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Posted in Apologetics, Art, Poetry & Literature, Roman Catholic, Theology

Martyn Davie–A Basic Christian Primer On Sex, Marriage And Family Life. Article 6 – Men, Women And Marriage In The World To Come.

In the New Testament we learn from Jesus that those who live in this new creation ‘neither marry nor are given in n marriage, but are like angels in heaven’ ( Matthew 22: 30). This teaching by Jesus does not mean that we shall stop being male and female. As we learn from the example of Jesus, our resurrected bodies will retain the same sex that they have now. This means that if we are male or female now we shall be male or female then.

What this teaching does mean is that in the world to come marriage as we know it, involving sexual intercourse and the procreation of children, will be no more. The number of people God wills to inherit his new creation will have been brought into existence and because there will be no more death their number will not diminish. Hence there will be no need for procreative sex, hence there will be no more need for one flesh unions and hence marriage as it exists now will be no more.

However, this does not mean that marriage as such will cease to be. On the contrary, the New Testament tells us that at the centre of the life of the new creation there will be the ‘marriage of the Lamb’ (Revelation 19:6-9, 21: 2 & 9), the marriage between God and humanity that will endure for eternity.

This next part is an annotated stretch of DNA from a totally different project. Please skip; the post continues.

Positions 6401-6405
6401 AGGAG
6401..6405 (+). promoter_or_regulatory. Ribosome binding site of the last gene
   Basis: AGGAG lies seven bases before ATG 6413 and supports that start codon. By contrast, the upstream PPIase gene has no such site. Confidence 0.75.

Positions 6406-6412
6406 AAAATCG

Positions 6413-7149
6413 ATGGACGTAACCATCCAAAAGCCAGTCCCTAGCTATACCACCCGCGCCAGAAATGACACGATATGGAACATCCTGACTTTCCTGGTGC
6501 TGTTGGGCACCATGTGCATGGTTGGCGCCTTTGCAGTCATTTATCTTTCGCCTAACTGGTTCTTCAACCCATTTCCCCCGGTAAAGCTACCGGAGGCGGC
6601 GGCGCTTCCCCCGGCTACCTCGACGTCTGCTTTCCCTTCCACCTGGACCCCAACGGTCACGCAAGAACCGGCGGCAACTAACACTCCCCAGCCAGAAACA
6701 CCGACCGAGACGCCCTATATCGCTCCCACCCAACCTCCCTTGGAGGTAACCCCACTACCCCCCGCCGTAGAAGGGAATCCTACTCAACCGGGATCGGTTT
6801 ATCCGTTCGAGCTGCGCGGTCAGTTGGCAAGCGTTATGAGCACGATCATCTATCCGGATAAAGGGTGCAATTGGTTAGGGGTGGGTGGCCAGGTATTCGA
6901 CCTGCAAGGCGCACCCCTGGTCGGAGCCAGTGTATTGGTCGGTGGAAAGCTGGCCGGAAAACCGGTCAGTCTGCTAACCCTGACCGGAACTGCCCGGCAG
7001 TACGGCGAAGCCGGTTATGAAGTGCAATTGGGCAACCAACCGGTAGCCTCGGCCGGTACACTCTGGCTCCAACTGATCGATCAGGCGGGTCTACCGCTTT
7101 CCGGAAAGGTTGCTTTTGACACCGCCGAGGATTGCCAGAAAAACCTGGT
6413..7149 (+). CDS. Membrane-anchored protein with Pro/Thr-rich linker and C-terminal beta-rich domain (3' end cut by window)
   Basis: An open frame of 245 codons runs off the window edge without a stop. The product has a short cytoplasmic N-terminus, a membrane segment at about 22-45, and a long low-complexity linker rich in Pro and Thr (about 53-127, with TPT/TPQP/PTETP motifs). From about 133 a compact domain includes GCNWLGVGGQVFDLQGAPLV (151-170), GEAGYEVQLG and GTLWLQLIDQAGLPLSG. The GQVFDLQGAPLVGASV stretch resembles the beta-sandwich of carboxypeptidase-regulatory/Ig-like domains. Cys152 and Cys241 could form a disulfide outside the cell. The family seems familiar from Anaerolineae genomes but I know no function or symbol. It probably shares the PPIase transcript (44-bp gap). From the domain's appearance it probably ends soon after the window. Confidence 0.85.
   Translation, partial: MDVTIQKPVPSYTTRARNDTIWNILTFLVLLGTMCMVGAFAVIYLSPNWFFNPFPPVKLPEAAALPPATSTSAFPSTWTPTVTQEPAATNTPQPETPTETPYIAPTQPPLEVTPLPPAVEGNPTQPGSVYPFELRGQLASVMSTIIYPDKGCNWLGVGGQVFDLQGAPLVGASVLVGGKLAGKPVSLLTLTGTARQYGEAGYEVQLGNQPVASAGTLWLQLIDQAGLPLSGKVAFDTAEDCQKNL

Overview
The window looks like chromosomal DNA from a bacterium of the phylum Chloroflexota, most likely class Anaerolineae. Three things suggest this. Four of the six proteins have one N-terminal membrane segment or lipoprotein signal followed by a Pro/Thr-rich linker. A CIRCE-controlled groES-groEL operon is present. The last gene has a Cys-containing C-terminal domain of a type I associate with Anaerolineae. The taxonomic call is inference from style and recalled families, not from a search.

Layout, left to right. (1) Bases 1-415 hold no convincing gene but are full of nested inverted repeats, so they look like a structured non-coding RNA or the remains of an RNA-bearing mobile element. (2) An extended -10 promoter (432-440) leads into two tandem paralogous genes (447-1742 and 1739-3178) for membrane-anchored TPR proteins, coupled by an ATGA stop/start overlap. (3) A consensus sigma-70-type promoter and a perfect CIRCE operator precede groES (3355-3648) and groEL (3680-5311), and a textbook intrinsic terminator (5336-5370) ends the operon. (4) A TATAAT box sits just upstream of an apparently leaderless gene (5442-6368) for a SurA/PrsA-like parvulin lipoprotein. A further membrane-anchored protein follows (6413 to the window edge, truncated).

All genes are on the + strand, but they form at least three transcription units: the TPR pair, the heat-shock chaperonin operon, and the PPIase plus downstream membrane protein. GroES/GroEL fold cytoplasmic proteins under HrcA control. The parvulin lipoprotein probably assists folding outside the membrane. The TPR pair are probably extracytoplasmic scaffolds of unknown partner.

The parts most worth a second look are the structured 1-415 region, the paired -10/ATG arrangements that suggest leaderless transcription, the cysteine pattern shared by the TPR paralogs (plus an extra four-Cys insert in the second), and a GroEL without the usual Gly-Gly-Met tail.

This eternal marriage is the transcendent reality which marriage in this world foreshadows. In the words of Peter Kreeft; ‘The earthly intimacy with the beloved is a tiny, distant, spark of the bonfire that is the heavenly intimacy with God.’

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Posted in Anthropology, Eschatology, Marriage & Family, Theology, Theology: Scripture

(NYT) A Sunday Without Worship: In Crisis, a Nation Asks, ‘What Is Community?

COLUMBIA, MD. — It was Sunday morning, and the vast parking lots of Bridgeway Community Church sat empty.

Instead of greeting thousands of worshipers, volunteers stood in the damp cold, ready to explain to anyone who might not have heard that services are now online only, at least until the threat of Covid-19 has passed.

Inside, the Missions Cafe was closed. The halls no longer resounded with congregants singing or children racing to Sunday school. For a church whose stated mission is to be a multicultural community “where people were sad they had to wait a week to come back,” waiting took on a whole new meaning.

This week, as the coronavirus has spread, one American ritual after another has vanished. March Madness is gone. No more morning gym workouts or lunches with co-workers. No more visits to grandparents in nursing homes. The Boston Marathon, held through war and weather since 1897, was postponed.

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Posted in America/U.S.A., Health & Medicine, Liturgy, Music, Worship, Parish Ministry, Religion & Culture

(ERLC) The church must be a refuge in the midst of fear